Seizing the pandemic renaissance

At the height of lockdowns around the world, a number of people moved to smaller cities or villages, in some cases simply to find more space, in others to move back with parents or in cheaper places. Some had the privilege of a second home, while others moved ‘for good.’ Such a movement happened in Italy, temporarily revitalizing some long suffering and shrinking villages. Now there are new villagers, mayors, and other politicians hoping they can use the opportunity to keep this new life around.

[T]o translate this phenomenon into a lasting post-pandemic legacy, elected leaders and grassroots organizations are taking action to improve infrastructure, rebuild community ties and push these aging villages into the 21st century as remote work becomes the new normal.

The article linked above focuses on younger returnees without specifying if that’s the larger demographic making this transition or just the one drawing most attention from villages, but some of the ‘tools’ they are using draw inspiration from services often seen in larger cities and associated with younger workers.

Over the past six months, in cooperation with the local officials in Castelbuono, Cucco and a group of fellow returnees turned parts of historical buildings into coworking spaces. Now, when Cucco has to speak with a client in the city, she steps into what was once the cloister of an 18th-century Catholic church, now converted into an open-air conference room. […]

Enticed by the slower pace of life, Joly decided to make her move permanent after getting stuck at her holiday home in Palazzolo during the first lockdown. Through academic partnerships with the University of Geneva and the University of Catania in Sicily, she plans to use the Fab Lab to bring in experts to teach business, crafts and digital skills to locals.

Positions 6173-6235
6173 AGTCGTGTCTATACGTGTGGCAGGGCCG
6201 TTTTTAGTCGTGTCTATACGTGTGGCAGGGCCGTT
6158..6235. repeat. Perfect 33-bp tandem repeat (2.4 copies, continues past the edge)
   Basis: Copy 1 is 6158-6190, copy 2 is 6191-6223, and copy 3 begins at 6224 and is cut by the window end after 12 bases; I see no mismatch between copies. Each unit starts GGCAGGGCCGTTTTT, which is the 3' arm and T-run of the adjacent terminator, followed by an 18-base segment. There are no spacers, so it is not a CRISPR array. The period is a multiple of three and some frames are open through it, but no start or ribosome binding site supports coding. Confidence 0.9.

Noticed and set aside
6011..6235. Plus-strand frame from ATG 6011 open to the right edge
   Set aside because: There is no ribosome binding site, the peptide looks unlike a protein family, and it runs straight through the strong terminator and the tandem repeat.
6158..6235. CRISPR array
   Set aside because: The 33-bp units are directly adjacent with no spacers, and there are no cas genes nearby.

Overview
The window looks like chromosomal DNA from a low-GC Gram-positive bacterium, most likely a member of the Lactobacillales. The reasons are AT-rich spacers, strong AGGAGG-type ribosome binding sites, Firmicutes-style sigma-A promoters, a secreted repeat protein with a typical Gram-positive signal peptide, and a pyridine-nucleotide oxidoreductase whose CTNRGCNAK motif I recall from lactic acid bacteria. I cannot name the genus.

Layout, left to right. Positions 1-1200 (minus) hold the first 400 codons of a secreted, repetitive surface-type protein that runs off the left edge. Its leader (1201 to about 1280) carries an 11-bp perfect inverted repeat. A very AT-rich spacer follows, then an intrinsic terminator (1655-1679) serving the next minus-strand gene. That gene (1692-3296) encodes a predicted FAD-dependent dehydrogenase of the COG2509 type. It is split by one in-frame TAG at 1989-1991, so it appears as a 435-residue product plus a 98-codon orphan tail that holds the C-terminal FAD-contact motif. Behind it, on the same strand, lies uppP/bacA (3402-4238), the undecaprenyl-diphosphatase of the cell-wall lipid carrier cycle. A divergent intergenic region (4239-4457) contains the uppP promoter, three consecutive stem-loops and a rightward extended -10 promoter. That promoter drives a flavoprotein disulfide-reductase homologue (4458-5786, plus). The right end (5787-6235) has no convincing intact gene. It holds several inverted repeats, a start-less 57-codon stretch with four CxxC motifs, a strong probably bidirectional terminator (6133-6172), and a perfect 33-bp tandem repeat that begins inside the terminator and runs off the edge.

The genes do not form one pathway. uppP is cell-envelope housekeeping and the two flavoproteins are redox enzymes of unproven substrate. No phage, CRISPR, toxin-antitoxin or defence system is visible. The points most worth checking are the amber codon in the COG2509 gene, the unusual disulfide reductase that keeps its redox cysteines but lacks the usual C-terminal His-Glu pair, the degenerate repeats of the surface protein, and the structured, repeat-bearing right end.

Coworking space in Castelbuono

Governments are seizing the opportunity to plan infrastructure updates, including higher speed internet, and offering a variety of programs like grants to build social enterprises, monthly stipends to take up residency, and even “up to 30,000 euros for the purchase or restoration of a house.“

[The office of Anna Laura Orrico, member of Italy’s Parliament], selected 12 villages across the country to become experimental hubs for innovative technology in the fields of environment, sustainable transportation and culture, funded through a project called “Smarter Italy.” Beginning in summer, 90 euros million will be allocated across these towns to fund diverse projects, including virtual museums and seismic monitoring.

This returnee trend has also been happening across Europe, not just in Italy.

Spain has witnessed a population surge in its hinterlands. In Romania an estimated 1.3 million citizens have moved home since the beginning of the pandemic, while in nearby Bulgaria as many as 800,000 have returned to the country’s rural areas, according to the United Nations Population Fund.

A great deal of scepticism as to the longevity of these moves is certainly appropriate, but considering some of the other trends in younger workers, like more reasonable work-life balance, finding meaning in their work, more freedom, and a slower life, seem like a great fit for smaller villages.

So the question might end up being if these perks of country-side remote work outweigh the hubbub, culture, and nightlife of larger cities.